Files often get corrupted without the involvement of any viruses — it can be a bug in the software, a bad hard drive sector, flawed memory, or ironically, a conflict with your computer antivirus software. So the next time your computer is throwing an error about being unable to open a file, do a quick antivirus scan to see whether your PC is infected or not.

7. Windows PCs Are Less Secure Than MACs

Criminals target the most popular devices because it’s the best way to guarantee results. If everyone switched to using OS X or Linux on their computers then the attackers would shift their interest to these operating systems. There are plenty of security holes in non-Windows systems but criminals generally focus on finding and abusing flaws in Windows at the moment.

According to CVEDetails – a company that tracks security flaws in software – during the last year, Microsoft products contained 3,227 new vulnerabilities, and there were 178 new exploit codes for hackers to use. Apple’s software, on the other hand, contained 2,139 vulnerabilities and 45 new exploits. From a technical point of view it would not take much for attackers to switch from attacking Microsoft software to Apple software.

8. Free Antivirus Protection Is As Good As The One You Pay

Many users stick to the free antivirus protection, but we believe it’s worth paying for a top rated antivirus protection because even the best free antivirus software leaves out security features we consider crucial.

The big differences between paid-for and free antivirus protection are: features and tech support. Free antivirus software programs don’t come with features such as protection against ransomware attacks or features to manage security on mobile devices, to protect children online, monitor a computer’s firewall, continuous updates and other features. But during our antivirus comparison tests, we saw some excellent free antivirus protection programs, even though extra features were excluded.

9. I Can Always Trust My Antivirus Software

More often than you’d think, your antivirus software for PC is just plain wrong, and this is especially true when you’re performing a heuristic scanning to check if a file might be infected with a virus. This is known as false positive. It is when your computer antivirus software detects a file as a virus, trojan, or another type of malware, even when it really isn’t a malware, and then tries to quarantine or delete that file.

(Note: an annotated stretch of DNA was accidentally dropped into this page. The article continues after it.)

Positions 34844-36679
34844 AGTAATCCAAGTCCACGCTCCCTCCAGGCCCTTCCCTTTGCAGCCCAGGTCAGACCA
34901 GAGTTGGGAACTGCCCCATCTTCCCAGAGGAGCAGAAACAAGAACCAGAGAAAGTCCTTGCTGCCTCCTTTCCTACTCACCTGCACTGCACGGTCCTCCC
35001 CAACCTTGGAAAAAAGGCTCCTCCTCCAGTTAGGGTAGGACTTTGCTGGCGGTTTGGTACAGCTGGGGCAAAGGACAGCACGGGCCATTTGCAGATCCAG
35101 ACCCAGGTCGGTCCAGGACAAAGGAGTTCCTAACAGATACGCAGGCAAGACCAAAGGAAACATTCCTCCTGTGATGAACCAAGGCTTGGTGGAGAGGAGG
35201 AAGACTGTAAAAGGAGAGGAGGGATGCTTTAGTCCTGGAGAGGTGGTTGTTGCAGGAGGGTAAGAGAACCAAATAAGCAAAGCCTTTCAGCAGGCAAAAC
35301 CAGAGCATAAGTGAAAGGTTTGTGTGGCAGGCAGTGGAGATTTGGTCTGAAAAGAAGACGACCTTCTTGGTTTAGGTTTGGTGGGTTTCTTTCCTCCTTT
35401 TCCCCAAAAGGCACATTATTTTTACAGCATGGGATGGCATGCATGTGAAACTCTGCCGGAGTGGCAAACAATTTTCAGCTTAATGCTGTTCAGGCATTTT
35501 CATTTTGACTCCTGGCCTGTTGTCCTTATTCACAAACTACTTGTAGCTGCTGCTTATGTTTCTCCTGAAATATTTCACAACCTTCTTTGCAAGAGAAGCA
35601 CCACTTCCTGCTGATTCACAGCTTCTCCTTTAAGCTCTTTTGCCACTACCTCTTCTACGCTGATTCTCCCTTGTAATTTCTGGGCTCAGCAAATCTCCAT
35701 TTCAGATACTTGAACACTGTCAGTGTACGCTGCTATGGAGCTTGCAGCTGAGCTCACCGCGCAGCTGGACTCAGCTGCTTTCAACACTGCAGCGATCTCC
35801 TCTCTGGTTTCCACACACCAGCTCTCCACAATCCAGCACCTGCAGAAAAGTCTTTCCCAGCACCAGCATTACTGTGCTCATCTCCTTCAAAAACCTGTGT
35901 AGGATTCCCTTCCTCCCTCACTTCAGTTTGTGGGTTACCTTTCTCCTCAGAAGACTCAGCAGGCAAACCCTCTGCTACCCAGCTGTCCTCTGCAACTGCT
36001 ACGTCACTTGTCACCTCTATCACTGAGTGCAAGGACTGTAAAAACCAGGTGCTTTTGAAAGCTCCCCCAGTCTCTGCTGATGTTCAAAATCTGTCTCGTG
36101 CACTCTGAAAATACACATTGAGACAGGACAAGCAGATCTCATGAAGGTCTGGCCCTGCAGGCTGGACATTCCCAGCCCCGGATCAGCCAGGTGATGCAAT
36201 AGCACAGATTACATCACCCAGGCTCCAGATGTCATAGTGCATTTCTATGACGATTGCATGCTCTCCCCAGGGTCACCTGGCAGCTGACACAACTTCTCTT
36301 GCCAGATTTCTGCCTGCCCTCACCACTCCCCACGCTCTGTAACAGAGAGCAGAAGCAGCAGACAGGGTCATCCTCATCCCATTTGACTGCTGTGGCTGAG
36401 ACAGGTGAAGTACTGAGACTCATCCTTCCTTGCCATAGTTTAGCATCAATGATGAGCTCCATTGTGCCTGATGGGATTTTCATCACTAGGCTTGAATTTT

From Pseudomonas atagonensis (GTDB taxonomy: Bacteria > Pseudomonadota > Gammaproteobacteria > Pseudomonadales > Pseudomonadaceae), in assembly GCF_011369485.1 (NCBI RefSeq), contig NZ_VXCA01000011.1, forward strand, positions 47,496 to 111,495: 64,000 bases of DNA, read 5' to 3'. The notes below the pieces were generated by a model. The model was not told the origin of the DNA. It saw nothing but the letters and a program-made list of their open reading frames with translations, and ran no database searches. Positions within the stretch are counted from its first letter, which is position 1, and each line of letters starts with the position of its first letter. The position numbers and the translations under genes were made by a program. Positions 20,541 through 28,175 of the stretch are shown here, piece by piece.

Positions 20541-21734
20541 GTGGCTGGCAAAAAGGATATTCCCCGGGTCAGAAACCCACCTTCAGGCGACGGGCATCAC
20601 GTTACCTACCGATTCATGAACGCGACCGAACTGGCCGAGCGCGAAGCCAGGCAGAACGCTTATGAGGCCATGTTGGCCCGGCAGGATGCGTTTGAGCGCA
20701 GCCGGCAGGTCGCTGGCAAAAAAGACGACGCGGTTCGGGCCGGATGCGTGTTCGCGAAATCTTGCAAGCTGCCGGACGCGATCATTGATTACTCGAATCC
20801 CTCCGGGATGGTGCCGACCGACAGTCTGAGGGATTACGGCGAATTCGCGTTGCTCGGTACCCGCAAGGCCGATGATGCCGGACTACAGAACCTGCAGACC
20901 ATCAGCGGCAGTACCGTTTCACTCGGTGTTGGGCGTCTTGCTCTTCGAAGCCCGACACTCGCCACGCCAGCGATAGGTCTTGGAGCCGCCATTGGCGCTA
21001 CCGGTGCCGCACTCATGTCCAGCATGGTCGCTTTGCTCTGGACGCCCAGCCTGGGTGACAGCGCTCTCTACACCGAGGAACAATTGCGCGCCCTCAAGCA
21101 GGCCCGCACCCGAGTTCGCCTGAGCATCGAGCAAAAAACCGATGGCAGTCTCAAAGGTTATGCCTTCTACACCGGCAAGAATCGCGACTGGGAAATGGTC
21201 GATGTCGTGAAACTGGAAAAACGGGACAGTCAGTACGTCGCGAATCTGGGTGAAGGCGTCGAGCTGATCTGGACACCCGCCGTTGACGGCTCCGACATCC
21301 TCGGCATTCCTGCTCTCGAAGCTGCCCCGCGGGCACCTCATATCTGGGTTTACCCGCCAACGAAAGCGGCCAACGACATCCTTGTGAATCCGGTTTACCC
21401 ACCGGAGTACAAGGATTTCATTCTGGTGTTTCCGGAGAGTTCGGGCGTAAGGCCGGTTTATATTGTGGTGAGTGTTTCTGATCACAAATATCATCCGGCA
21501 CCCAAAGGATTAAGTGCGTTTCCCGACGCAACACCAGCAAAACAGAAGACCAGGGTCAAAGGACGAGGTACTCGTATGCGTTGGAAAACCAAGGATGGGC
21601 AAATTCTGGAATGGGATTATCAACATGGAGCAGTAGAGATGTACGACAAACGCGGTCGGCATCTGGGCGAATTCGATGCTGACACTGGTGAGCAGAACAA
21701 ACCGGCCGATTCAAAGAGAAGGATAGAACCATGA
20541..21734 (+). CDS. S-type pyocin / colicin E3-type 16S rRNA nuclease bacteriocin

To check for sure whether your download contains a malware, the first thing you should do is upload the file to VirusTotal — a free service that analyzes suspicious files for all kinds of malware. Your file will be instantly scanned against 50+ different antivirus and antimalware engines at the same time, after which you’ll get the results.

Another way to know for sure if your download really has a virus is to ask the developer. You’d be surprised to find out how easy it’s to contact some developers. If they’re trustworthy, they care a great deal about what antivirus protection programs are saying about their software and will help you for sure. Use your common sense and Google search to investigate further.

10. I Don’t Know How, But This Damn Virus Started Browsing for Porn

I always get a good laugh when somebody brings their computer over to me and tells me that it has viruses — and then says that those damn viruses opened up all these tacky porn websites, and they don’t have the slightest idea how it happened. I guess you’ve probably heard the same story.

Sure, you might unintentionally see a porn ad pop-up if you don’t have an ad blocker installed on your web browser and you’re already browsing tacky websites, but viruses don’t browse through porn websites, people do. It’s usually at this point that I mention that just like the people on the monitor, anything downloaded from a porn website is much more likely to contain a virus.


What kind of major myths of antivirus protection have you heard? Share your funny moments in the comment section below.